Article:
Cats aren't dogs, and they'd like us to remember that, an animal behavior expert tells the Telegraph. We stress them out by expecting them to be as sociable as our canine friends, happy to be petted and hang out in the same space as other cats. But that just doesn't fit with how cats think, says Dr. John Bradshaw. "Dogs were sociable before they were domesticated," he says. "Unlike dogs, the cat is still halfway between a domestic and a wild animal, and it’s not enjoying 21st-century living." And when a cat is stressed, it can develop dermatitis and cystitis, he notes.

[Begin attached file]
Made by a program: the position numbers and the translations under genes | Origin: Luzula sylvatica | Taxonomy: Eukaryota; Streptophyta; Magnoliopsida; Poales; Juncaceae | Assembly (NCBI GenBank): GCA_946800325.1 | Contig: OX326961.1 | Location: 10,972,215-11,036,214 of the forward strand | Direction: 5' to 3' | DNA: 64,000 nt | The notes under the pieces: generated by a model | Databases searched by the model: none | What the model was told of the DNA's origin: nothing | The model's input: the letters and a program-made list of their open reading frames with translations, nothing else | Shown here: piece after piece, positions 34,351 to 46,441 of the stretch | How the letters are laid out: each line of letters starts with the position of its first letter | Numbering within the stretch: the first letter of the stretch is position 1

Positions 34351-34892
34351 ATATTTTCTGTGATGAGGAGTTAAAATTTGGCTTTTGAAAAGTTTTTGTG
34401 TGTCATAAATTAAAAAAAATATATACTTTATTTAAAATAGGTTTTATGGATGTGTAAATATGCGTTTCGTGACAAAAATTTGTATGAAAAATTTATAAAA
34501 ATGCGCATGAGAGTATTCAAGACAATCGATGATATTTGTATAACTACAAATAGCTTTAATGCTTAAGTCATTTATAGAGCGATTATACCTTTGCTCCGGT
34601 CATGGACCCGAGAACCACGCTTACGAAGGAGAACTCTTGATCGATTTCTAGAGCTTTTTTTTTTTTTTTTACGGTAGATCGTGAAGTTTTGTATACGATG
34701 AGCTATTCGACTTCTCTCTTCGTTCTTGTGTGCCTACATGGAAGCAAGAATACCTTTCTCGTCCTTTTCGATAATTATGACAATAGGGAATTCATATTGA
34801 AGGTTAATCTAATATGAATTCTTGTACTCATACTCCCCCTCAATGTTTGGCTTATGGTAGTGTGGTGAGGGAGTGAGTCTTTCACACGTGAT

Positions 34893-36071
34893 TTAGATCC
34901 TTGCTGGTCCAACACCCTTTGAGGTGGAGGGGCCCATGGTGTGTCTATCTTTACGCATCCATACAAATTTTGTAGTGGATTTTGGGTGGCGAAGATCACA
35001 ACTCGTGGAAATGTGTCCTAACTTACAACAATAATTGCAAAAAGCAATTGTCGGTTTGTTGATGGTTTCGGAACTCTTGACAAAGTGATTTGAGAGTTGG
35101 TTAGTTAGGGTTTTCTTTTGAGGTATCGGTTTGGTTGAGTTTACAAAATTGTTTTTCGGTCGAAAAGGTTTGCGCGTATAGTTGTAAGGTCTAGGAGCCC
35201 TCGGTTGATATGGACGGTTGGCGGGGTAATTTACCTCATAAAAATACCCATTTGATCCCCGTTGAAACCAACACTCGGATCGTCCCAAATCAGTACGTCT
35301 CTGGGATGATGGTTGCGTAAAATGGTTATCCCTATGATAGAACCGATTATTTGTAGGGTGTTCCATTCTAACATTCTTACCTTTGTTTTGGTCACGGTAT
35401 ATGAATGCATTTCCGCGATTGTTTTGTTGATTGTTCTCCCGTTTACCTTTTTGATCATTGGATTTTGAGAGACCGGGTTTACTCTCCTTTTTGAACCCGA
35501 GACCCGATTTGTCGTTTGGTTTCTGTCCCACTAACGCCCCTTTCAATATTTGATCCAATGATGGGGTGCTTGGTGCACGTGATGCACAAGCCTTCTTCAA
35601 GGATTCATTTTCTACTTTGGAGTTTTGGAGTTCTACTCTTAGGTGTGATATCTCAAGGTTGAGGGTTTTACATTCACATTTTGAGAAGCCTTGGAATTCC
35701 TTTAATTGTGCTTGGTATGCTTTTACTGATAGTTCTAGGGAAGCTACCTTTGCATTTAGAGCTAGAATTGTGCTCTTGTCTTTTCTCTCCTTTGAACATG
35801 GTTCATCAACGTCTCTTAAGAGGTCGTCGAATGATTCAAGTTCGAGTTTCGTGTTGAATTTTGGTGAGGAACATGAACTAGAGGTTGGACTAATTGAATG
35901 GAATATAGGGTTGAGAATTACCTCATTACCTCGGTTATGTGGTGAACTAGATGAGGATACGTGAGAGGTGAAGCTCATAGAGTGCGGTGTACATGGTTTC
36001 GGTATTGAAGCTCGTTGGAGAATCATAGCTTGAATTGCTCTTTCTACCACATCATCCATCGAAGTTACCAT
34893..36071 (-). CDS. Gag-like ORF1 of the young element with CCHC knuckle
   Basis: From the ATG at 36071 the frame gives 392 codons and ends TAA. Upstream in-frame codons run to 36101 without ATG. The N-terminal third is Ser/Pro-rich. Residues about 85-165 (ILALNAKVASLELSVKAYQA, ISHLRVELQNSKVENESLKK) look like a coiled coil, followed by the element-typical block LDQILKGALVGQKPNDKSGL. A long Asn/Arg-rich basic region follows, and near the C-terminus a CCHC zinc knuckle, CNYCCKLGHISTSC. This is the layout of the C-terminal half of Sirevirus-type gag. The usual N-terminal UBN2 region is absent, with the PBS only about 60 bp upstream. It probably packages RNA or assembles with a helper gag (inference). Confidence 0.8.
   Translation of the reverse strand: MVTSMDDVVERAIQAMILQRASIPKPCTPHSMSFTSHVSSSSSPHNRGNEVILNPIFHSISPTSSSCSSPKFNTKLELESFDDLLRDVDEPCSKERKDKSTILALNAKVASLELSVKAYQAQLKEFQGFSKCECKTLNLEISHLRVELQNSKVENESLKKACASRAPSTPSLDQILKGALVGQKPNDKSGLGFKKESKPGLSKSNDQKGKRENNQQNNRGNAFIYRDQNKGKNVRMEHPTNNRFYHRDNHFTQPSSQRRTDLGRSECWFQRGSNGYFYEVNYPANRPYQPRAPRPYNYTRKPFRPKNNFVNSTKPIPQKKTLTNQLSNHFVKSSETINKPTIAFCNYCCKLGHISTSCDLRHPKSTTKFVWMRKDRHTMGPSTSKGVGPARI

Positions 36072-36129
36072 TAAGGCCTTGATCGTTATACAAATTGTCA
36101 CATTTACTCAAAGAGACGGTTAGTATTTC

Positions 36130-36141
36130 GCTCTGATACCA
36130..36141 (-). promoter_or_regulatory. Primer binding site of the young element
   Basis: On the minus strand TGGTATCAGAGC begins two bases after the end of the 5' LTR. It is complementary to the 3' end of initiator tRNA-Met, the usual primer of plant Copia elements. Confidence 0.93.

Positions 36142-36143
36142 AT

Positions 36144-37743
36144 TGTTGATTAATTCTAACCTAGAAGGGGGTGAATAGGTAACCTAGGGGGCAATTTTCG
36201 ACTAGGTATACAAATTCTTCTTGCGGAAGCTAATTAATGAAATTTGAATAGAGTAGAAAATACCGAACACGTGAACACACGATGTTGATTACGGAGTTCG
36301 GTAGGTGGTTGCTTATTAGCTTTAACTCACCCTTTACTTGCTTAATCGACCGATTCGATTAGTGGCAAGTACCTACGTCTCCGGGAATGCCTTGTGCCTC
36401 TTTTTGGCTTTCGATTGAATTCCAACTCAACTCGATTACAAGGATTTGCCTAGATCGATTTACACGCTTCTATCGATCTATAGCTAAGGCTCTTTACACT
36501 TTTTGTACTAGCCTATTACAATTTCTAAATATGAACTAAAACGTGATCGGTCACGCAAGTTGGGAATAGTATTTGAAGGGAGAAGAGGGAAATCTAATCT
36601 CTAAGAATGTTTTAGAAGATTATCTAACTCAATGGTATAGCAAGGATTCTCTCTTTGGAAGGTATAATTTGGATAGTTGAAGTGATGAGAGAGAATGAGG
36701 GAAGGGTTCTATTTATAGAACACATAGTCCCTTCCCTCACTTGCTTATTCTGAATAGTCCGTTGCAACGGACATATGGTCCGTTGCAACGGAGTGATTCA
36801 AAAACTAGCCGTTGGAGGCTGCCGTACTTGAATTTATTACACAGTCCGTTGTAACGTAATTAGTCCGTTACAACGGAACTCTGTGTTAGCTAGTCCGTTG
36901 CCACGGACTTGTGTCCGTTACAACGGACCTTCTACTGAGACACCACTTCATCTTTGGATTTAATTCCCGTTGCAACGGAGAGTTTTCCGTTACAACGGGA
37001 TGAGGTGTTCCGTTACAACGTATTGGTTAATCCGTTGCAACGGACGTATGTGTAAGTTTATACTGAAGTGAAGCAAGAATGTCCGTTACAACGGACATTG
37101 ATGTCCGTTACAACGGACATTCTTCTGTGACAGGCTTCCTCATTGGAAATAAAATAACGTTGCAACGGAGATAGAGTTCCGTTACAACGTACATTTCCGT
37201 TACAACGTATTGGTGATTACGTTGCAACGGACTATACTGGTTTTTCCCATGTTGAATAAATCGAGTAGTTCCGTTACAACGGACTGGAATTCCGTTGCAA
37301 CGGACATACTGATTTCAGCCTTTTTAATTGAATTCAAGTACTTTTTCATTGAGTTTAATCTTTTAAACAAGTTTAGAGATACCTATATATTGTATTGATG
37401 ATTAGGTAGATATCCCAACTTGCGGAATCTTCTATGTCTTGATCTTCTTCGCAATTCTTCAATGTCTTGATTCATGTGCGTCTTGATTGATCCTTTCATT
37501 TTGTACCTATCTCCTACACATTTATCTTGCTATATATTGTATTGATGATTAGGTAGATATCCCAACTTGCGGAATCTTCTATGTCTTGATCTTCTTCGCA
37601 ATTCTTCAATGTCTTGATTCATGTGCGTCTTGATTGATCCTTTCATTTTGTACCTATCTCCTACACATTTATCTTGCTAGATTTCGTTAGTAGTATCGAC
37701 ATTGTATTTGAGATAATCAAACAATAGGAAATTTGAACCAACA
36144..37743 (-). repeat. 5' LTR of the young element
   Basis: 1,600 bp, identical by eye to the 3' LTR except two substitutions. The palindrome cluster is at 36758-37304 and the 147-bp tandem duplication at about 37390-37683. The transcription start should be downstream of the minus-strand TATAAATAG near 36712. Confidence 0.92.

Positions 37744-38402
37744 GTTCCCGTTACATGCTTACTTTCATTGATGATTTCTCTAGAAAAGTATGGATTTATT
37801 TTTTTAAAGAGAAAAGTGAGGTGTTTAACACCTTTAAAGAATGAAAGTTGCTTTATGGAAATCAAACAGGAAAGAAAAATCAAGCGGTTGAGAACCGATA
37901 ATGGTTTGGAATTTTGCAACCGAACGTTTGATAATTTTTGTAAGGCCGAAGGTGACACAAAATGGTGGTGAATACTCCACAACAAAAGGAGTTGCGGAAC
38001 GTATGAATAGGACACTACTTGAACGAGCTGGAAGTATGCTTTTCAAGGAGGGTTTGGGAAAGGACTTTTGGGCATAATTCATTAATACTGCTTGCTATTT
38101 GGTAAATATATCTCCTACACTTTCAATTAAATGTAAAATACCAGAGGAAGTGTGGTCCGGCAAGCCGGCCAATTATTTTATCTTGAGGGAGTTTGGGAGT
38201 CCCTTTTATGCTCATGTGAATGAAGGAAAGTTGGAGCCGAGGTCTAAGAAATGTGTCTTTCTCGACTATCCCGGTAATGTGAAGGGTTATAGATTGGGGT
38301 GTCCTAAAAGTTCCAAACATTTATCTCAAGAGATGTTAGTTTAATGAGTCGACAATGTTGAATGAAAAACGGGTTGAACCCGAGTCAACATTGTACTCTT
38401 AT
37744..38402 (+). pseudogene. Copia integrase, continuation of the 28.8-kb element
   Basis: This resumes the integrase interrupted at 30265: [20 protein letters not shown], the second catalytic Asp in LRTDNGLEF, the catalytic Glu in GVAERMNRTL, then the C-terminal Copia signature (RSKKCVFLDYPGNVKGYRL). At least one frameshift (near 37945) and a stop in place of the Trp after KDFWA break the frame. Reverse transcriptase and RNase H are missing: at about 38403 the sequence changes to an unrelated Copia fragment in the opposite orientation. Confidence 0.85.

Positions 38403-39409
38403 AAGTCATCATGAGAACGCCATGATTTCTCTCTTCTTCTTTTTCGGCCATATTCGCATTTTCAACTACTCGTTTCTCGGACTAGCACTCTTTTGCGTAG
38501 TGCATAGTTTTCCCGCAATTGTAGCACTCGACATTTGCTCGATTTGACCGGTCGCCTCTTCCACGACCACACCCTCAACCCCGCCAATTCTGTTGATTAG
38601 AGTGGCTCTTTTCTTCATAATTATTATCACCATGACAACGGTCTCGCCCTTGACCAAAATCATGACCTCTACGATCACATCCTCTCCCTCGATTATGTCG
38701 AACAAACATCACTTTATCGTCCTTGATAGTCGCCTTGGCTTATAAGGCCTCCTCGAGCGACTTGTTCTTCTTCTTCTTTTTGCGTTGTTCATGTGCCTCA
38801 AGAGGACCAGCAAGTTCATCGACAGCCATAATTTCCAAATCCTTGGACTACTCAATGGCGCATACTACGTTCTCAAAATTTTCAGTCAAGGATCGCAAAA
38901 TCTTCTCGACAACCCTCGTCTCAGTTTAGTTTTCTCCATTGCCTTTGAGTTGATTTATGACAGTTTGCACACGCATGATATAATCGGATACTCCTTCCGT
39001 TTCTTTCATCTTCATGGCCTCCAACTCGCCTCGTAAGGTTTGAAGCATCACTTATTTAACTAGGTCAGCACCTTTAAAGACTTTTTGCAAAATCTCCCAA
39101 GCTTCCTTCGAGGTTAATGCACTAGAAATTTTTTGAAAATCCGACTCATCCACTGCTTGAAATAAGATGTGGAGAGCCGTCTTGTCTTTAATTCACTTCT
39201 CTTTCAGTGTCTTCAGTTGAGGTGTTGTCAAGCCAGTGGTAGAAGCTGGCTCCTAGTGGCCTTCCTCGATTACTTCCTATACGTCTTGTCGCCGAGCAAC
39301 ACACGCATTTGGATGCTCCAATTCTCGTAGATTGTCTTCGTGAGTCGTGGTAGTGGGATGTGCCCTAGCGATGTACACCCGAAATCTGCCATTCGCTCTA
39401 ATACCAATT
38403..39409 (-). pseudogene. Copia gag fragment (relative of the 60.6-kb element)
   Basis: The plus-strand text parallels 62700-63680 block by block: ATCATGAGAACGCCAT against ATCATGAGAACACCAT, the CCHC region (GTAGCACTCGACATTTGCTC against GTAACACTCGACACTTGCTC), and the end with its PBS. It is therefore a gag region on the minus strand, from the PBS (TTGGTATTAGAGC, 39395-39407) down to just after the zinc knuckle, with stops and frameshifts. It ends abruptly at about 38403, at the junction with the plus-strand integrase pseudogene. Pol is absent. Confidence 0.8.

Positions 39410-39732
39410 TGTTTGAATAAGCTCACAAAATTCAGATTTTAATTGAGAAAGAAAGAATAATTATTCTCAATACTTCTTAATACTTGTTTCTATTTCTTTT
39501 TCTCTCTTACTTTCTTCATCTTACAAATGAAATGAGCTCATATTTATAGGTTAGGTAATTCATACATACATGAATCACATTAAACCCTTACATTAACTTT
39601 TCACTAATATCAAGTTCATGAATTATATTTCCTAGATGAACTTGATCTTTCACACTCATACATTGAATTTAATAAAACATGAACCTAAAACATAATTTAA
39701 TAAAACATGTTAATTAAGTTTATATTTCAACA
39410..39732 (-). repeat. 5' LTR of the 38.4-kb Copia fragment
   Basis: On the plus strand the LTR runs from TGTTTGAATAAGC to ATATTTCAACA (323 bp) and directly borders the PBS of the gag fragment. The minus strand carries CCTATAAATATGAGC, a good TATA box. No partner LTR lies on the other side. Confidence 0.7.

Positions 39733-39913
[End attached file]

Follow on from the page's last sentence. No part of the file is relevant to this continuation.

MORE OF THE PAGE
In the past, "with cats, all we wanted was for them to keep our houses and farms and food stores free of rats and mice, and they got on with that," Bradshaw says. “It’s only in the last few decades that we have wanted them to be something else." That's not to say your cat doesn't love you, he adds. It's just that they "have their own lives" and interests. (And, as he told the Huffington Post earlier this year, your cat probably also thinks you are a very large cat; that's why, he theorizes, they communicate affection with humans the same way they do with other cats.) Some tips: Cats are likely to spend more time with you if they approach you, rather than if you approach them first, according to research, he notes. And if you're planning to get a second cat, you might want to bring its smell home first on a handkerchief: "It’s the cat equivalent of exchanging photos before a blind date." (Read about a cat who lived secret lives with two families.)